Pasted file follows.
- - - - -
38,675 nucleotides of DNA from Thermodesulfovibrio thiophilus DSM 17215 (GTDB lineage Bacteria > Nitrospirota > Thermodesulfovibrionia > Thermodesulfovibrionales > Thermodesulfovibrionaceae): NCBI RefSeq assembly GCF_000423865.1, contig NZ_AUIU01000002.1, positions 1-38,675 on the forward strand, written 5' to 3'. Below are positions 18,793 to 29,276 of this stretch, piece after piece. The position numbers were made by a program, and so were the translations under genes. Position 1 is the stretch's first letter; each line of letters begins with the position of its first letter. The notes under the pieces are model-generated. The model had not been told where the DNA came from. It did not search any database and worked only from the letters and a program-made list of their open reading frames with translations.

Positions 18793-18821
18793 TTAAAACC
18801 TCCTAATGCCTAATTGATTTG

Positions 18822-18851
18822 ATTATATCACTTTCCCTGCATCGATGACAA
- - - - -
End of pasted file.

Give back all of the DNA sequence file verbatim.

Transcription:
38,675 nucleotides of DNA from Thermodesulfovibrio thiophilus DSM 17215 (GTDB lineage Bacteria > Nitrospirota > Thermodesulfovibrionia > Thermodesulfovibrionales > Thermodesulfovibrionaceae): NCBI RefSeq assembly GCF_000423865.1, contig NZ_AUIU01000002.1, positions 1-38,675 on the forward strand, written 5' to 3'. Below are positions 18,793 to 29,276 of this stretch, piece after piece. The position numbers were made by a program, and so were the translations under genes. Position 1 is the stretch's first letter; each line of letters begins with the position of its first letter. The notes under the pieces are model-generated. The model had not been told where the DNA came from. It did not search any database and worked only from the letters and a program-made list of their open reading frames with translations.

Positions 18793-18821
18793 TTAAAACC
18801 TCCTAATGCCTAATTGATTTG

Positions 18822-18851
18822 ATTATATCACTTTCCCTGCATCGATGACAA